The National Cybersecurity Alliance (NCA) announced earlier this year that they have expanded the Data Privacy Day campaign into Data Privacy Week, a full week-long initiative. Data Privacy Day began in the United States and Canada in January 2008 as an extension of Data Protection Day in Europe. Data Protection Day commemorates the January 28, 1981, signing of Convention 108, the first legally binding international treaty dealing with privacy and data protection.
The goal of Data Privacy Week, celebrated between January 24 – 28, is to spread awareness about online privacy and educate citizens on how to manage their personal information and keep it secure. Data Privacy Week also encourages businesses to respect data and be more transparent about how they collect and use customer data.
Why does it matter?
During the past two years we have witnessed a massive migration of data, applications, and services to the cloud. This accelerated shift affects not only businesses but all citizens. It is important to understand that nowadays almost all our data – including our personal data, like banking information, medical records, and personal emails – are stored and processed in the cloud. This trend is demonstrated in the latest Thales Data Threat Report 2021; 55% of the survey respondents reported that more than 40% of their data now resides in a cloud platform.
However, with technology innovation comes new risks, security challenges and threats. Cyber criminals are also evolving with technology to satisfy their nefarious goals. Attacks are increasing in volume and sophistication and are becoming costlier for all businesses. The IBM Cost of Data Breach 2021 report indicates that data breaches have become more expensive by 10% compared to 2020, amounting to $4.24 million on average. According to Thales, in the US more than half (56%) of businesses have reported experiencing a breach, 47% in the last 12 months.
Humans are found at the heart of this cyber-pandemic. The Verizon Data Breach Investigations Report 2021 indicates that 85% of breaches involve a human element, while 61% of the reported security incidents start with compromised or stolen user credentials. While humans do make errors that attackers are quick to exploit, the main path to our personal data seems to be social engineering – advanced techniques and tactics designed to lure people, which take advantage of a lack of awareness and poor security controls. And when a breach does happen, then our personal data is the main target.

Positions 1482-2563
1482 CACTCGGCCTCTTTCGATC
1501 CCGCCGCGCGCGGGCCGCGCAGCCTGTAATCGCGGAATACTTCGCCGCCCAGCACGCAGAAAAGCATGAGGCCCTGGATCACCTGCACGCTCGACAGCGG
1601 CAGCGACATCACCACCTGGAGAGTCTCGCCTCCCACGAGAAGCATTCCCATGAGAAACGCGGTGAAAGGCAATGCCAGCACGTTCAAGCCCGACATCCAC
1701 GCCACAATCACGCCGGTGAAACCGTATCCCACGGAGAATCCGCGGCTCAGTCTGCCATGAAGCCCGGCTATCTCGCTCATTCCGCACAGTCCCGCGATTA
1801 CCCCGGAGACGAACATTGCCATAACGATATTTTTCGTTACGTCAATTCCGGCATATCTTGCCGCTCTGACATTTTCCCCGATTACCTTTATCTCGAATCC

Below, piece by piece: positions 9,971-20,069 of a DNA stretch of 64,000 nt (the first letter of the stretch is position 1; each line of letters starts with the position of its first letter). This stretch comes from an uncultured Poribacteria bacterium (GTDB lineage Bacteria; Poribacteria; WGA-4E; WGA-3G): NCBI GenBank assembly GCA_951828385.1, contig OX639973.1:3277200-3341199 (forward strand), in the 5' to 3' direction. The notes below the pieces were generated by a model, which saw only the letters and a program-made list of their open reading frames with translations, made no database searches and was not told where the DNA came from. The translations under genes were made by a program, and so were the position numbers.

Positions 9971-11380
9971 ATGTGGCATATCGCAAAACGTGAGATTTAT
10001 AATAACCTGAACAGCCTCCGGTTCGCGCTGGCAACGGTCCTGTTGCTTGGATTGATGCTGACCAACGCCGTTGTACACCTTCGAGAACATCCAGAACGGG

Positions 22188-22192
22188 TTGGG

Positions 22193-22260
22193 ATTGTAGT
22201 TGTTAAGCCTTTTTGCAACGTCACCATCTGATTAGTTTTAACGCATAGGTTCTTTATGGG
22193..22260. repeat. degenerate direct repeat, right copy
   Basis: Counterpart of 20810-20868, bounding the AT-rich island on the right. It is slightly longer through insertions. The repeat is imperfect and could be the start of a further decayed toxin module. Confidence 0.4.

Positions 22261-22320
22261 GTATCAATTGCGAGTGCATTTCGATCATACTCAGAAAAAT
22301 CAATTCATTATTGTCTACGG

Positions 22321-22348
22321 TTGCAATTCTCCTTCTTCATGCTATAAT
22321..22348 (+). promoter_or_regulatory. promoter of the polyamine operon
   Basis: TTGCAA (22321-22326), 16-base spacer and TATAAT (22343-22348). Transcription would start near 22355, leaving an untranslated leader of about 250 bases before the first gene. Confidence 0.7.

Data privacy and security: a delicate balance
Humans are not only the main target of attackers; they are also the most important part of the security and privacy chain. It is therefore important that we empower people to become the strongest line of defense against cyber-attacks. And here’s the tricky part. What is the correct way to do that? Is simply raising awareness enough?
Raising awareness and training citizens, our employees, our friends, our children to consider how privacy and data security applies to the work they do daily is not enough. Merely suggesting using multi-factor authentication (MFA) or encrypting everywhere is not enough. If we fail to provide them with the means to implement our advice and best practices, then we have made a hole in the barrel. Human empowerment is also about investing in the technology that will help citizens apply MFA and other security controls in a frictionless way for security to become an enabler rather than a barrier to data privacy.
Here’s where privacy and security must balance. Without security, data privacy is threatened. With too much (“broad brush”) security, individual privacy is harmed. It all comes down to people, processes, technology, and culture. This is what Data Privacy Week is about – building the foundations for a safer digital tomorrow. It is about respecting our employees, our customers, our partners, our friends. It is also about protecting ourselves and our families.
Happy Data Privacy Week. Every week of 2022.